Talk Title: Disease Biomarkers for Bipolar Disorder – from laboratory to patient beside-
Professor Sabine Bahn is a practising psychiatrist, Chair in Neurotechnology and Director of the Cambridge Centre for Neuropsychiatric Research at Cambridge University. Her main research interests are to understand the molecular basis of neuropsychiatric disorders, with a focus on schizophrenia and mood disorders. Professor Bahn has published many articles in high impact journals and has co-founded 2 spin-out companies. Over the last 15 years her work has focused on translational research with the aim to develop blood-based diagnostic tests and new treatments for mental disorders, which should also aid in the development of much needed personalised treatment approaches. In 2015 she was elected as Fellow of the Royal Society of Biology. She is a fellow of Lucy Cavendish College.
Disease Biomarkers for Bipolar Disorder – from laboratory to patient beside-
The diagnosis of Bipolar Disorder (BD) and Major Depression (MDD) is based on the subjective reporting of symptoms.
Around 60% of BD patients are misdiagnosed and the average time until a correct diagnosis is achieved is 9.6 years. Objective blood-based biomarkers could help in the differential diagnosis of BD.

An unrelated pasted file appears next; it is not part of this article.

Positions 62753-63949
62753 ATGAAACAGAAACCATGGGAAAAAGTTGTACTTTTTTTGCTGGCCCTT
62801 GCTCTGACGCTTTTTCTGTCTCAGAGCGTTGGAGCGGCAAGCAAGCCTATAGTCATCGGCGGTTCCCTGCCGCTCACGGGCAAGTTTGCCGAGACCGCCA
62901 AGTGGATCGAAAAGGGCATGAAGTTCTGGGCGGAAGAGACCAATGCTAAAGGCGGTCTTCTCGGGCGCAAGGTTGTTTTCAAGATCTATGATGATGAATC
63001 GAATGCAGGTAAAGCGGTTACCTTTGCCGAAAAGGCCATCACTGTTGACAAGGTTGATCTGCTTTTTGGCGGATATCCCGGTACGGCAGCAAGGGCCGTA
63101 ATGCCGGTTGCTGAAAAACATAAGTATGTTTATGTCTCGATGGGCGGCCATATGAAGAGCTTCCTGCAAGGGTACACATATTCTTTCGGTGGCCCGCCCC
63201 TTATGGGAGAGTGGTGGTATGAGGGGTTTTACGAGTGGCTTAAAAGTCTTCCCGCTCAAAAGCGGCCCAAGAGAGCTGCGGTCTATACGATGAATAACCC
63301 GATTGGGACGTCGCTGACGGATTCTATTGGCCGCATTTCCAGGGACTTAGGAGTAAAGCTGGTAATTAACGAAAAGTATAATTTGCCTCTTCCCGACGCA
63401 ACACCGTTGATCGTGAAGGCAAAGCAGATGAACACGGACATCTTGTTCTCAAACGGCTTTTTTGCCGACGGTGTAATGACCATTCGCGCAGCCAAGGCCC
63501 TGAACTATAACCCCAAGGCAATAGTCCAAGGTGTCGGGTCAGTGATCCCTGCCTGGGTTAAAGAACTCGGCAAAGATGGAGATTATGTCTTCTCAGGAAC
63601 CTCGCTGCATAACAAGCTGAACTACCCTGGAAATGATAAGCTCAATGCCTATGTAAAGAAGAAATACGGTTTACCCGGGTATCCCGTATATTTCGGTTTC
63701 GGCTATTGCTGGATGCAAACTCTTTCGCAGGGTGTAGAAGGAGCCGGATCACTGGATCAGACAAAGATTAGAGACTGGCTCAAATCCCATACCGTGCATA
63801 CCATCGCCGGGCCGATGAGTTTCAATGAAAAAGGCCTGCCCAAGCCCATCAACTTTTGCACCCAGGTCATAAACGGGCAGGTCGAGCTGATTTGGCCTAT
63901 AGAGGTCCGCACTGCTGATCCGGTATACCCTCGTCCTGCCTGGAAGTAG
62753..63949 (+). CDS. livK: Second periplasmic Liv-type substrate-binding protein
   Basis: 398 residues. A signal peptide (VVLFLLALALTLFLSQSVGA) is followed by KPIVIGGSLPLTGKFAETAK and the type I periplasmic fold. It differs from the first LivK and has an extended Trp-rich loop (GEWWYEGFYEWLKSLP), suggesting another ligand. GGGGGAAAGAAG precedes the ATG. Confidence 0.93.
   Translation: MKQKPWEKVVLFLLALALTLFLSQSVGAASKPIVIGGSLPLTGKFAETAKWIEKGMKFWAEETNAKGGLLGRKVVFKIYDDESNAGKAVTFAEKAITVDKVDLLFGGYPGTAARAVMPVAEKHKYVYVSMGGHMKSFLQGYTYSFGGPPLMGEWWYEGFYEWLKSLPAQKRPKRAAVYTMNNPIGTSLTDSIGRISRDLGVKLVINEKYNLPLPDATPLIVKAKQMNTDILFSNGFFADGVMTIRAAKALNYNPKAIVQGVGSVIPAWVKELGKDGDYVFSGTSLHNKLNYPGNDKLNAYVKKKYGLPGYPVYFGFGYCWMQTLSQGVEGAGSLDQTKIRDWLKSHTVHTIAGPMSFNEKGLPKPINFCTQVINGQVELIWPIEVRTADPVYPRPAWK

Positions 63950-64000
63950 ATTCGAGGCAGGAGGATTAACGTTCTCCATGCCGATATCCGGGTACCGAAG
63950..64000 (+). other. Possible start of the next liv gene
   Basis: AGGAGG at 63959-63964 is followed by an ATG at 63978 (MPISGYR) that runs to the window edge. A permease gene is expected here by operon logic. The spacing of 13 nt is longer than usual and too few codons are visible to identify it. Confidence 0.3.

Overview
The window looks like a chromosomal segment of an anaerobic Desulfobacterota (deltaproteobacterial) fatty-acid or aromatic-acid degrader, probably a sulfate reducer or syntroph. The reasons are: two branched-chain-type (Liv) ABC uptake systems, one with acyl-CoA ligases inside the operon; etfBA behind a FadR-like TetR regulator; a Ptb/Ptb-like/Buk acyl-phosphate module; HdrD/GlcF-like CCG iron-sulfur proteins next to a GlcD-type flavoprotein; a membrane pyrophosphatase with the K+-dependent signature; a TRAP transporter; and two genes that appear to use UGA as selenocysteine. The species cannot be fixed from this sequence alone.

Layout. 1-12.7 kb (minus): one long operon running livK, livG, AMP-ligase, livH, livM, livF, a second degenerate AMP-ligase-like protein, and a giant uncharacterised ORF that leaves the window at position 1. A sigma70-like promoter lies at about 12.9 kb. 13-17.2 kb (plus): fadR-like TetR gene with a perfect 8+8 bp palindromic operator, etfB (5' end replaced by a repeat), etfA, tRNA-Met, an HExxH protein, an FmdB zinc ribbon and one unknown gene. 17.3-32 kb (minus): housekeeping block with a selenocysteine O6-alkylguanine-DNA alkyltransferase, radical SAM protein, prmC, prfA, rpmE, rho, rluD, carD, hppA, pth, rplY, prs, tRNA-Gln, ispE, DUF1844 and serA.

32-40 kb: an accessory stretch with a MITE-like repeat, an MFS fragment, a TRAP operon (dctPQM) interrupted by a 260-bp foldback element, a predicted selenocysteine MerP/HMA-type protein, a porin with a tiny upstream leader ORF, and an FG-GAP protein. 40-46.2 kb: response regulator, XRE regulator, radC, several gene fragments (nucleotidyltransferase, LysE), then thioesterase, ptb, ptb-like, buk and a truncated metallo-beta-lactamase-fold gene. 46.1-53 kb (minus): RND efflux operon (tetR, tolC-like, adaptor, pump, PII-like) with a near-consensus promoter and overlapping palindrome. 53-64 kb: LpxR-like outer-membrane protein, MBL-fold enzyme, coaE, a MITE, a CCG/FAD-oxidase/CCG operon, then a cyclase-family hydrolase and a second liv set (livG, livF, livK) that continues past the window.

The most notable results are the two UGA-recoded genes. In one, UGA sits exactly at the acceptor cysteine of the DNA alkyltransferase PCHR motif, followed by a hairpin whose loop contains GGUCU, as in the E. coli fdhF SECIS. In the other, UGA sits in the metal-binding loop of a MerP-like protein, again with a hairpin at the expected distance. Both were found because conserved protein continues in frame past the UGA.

We have previously identified a panel of 20 protein biomarkers in serum capable of differentiating BD from MDD patients using a multiplex ELISA platform. However, multiplexed ELISA is costly and antibody batch variation is associated with problems in reproducibility.
Thus, we are now developing a two-stage diagnostic approach combining a highly scalable digital clinical app, which assesses symptoms and demographic patient characteristics, in conjunction with a biomarker test using multiplex MRM mass spectrometry on self-collected dried blood spots (DBS).
If our results can be validated, this novel diagnostic approach would represent a cost-effective solution with the potential to dramatically reduce misdiagnosis rates and improve patient outcomes.